Though they can proudly say they aren’t as bad as the Marlins, not much has gone right in Queens for the Mets. First baseman Ike Davis has been a disaster. Shortstop Ruben Tejada hasn’t hit. They lack a real center fielder. The rotation after Matt Harvey has been a mess.
After their latest loss to the Cubs this afternoon, David Wright said, “Nobody’s having any fun right now. It’s not fun to come to the park and lose and lose in the fashion that we’re losing.” That quote comes from ESPN’s Adam Rubin.
The Mets are hoping to get a boost when top prospect Zack Wheeler makes his MLB debut on Tuesday. But other than that, it might not be until 2014 at the earliest that Wright will have fun coming to the park. The Mets do have a few prospects worth keeping an eye on, including Rafael Montero who was recently promoted, so there is hope on the horizon.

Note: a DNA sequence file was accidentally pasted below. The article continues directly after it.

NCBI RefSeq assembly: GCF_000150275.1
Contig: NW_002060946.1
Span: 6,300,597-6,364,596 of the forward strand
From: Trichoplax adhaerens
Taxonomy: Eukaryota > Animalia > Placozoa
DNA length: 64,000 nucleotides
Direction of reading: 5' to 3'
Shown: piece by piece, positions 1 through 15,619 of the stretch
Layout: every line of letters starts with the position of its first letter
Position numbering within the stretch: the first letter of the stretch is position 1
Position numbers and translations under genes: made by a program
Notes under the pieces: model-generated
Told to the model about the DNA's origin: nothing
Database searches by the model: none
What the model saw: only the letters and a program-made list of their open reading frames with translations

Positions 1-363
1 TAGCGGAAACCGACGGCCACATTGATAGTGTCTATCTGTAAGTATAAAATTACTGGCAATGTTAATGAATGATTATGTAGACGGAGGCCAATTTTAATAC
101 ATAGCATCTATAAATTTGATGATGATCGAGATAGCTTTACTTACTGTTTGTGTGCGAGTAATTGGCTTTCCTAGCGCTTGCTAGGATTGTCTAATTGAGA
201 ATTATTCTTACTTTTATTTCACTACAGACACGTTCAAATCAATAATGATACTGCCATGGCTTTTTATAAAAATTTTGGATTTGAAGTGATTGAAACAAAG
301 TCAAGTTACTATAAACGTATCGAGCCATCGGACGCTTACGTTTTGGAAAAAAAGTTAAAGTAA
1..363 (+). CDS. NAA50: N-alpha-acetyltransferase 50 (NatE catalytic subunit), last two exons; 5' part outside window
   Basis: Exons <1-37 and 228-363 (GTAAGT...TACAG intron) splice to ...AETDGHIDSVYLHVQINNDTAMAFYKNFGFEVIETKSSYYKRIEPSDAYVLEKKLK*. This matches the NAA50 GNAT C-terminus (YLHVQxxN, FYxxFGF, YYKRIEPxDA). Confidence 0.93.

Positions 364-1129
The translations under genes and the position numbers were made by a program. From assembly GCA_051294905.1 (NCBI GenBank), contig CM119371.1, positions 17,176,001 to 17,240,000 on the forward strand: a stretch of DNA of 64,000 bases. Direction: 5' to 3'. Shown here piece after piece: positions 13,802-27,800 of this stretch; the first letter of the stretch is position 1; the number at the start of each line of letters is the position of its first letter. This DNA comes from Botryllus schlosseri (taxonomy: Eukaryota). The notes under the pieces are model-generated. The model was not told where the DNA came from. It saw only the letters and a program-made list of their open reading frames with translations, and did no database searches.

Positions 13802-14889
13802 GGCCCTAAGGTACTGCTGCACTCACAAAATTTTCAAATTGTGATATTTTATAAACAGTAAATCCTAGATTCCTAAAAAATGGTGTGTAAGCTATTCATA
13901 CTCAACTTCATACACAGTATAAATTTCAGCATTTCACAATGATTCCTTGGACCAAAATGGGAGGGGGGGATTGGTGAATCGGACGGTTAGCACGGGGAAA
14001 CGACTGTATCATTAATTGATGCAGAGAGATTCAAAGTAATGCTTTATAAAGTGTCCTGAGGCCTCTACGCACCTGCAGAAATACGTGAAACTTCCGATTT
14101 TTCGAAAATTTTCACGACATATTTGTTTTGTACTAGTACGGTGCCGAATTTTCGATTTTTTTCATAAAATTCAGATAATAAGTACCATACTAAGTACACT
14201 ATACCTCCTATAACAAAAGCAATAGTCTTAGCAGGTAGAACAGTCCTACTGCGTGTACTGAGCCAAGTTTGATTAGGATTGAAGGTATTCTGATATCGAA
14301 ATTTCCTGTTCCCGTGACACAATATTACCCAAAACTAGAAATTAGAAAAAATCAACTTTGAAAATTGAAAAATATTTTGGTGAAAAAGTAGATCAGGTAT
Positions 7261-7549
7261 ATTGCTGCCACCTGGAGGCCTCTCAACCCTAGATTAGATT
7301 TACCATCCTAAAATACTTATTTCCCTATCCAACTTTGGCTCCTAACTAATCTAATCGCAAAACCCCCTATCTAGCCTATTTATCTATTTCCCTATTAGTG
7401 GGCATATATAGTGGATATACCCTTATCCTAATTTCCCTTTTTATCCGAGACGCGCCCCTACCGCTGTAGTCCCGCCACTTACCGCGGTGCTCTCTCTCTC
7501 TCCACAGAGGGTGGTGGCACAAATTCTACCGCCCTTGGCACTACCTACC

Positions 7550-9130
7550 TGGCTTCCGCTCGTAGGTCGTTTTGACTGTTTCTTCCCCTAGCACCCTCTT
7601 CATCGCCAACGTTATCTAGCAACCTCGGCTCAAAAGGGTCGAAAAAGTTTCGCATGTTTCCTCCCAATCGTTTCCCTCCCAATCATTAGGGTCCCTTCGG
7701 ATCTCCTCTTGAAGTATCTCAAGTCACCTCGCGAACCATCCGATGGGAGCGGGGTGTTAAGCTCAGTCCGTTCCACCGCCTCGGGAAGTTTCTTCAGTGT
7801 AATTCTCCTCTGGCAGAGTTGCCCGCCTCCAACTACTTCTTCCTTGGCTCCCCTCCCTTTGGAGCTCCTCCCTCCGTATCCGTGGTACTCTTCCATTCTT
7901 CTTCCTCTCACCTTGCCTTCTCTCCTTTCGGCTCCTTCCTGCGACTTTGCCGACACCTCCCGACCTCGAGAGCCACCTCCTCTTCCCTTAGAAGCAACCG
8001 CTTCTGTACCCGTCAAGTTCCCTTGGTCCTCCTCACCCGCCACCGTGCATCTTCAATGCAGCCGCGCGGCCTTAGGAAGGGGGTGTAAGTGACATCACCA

Free agent right-hander Trevor Cahill reportedly has a one-year deal in place with the Athletics, according to MLB.com’s Jane Lee. The exact terms have yet to be disclosed, and as the agreement is still pending a physical, it has not been formally announced by the club.
Cahill, 30, is coming off of a decent, albeit underwhelming year with the Padres and Royals. He kicked off the 2017 season with a 4-3 record in 11 starts for the Padres, then split his time between the rotation and bullpen after a midseason trade to the Royals. By the end of the year, the righty led the league with 16 wild pitches and had racked up a 4.93 ERA, 4.8 BB/9 and 9.3 SO/9 in 84 innings for the two teams.
The A’s found themselves in desperate need of rotation depth this week after Jharel Cotton announced he’d miss the 2018 season to undergo Tommy John surgery. Right now, the team is considering some combination of Andrew Triggs, Daniel Gossett, Daniel Mengden and Paul Blackburn for the back end of the rotation — a mix that seems unlikely to change in the last two weeks before Opening Day, as Lee points out that Cahill won’t be ready to shoulder a full workload by then. Instead, he’s expected to begin the year in the bullpen and work his way up to a starting role, where the A’s hope he’ll replicate the All-Star numbers he produced with them back in 2010.